Peer & Self Assessment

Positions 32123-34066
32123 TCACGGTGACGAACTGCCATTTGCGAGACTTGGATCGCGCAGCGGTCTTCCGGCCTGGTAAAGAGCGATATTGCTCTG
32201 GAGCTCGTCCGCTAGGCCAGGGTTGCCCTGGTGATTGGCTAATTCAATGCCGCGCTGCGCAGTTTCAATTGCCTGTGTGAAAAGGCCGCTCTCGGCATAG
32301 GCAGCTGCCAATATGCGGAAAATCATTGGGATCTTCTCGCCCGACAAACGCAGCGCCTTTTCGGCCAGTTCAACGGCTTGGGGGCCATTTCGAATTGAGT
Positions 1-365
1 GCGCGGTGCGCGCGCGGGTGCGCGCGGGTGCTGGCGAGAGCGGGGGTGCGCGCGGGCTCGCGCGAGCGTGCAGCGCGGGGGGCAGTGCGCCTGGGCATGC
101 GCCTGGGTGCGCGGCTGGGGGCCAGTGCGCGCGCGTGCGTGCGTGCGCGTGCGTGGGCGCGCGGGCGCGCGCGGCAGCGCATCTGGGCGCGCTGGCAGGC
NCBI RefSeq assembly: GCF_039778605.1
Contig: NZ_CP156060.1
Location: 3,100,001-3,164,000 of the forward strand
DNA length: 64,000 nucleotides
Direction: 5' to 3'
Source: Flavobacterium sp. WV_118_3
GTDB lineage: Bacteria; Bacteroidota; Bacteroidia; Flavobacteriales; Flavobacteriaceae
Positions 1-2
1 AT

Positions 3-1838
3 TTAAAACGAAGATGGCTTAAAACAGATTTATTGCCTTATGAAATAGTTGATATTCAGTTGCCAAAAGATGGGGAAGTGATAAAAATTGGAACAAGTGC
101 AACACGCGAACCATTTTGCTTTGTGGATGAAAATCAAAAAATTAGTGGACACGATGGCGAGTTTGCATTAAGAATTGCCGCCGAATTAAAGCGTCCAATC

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significant and larger gain than the peer-grading and control groups (Sadler & Good, 2006). This idea of learning through self- and peer-assessment may be applicable to self- and peer-quizzing. Self-Generated Questions Researchers have suggested that students should create questions to enhance their learning (Foos, Mora, & Tkacz, 1994; King, A., 1991). Foos et al. (1994) conducted their study with 210 introductory psychology students. The students were divided into seven groups. The groups included “control, given an outline, given study questions, given study questions with answers, told to generate an outline, told to generate study questions, and given study questions with answers” (Foos et al., 1994, 569). In one experiment, half the students in each group were given one form of a test while the remaining students were given a different form. Then the groups were allowed to study under different conditions, and they were encouraged to do well. A second test was administered two days later. Foos et al. (1994) found that the students who created their own questions with answers were the most successful test-takers of all the groups. King (1991) tested 56 ninth grade students enrolled in honors world history classes. After the pretest and lectures, the groups had different tasks. The self-questioning and reciprocal peer-questioning group of students generated their own questions and peer-quizzed each other. The students in the self-questioning only group independently created their own questions and answers. The review group divided into smaller groups and discussed the lecture material while the members of the control group studied individually. King (1991) found that the two groups who utilized the self-questioni... ... middle of paper ... ...ing periods for each lesson within a unit will consume too much time. The time factor needs to be analyzed further. Conclusions A review of the literature indicates that self- and peer-quizzing can enhance learning. With increased learning, students can improve their performance on tests. Students should start by creating their own study questions and answering them. Doing this action properly, the students will study the content in-depth. Then they should quiz themselves. This will help them identify concepts that they need to study further. Next, they should have reciprocal peer-quizzing. This collaborative activity will help students increase their understanding as they explain their questions and answers. They will not simply memorize the material for the test time, but the students will also retain the information for later retrieval.
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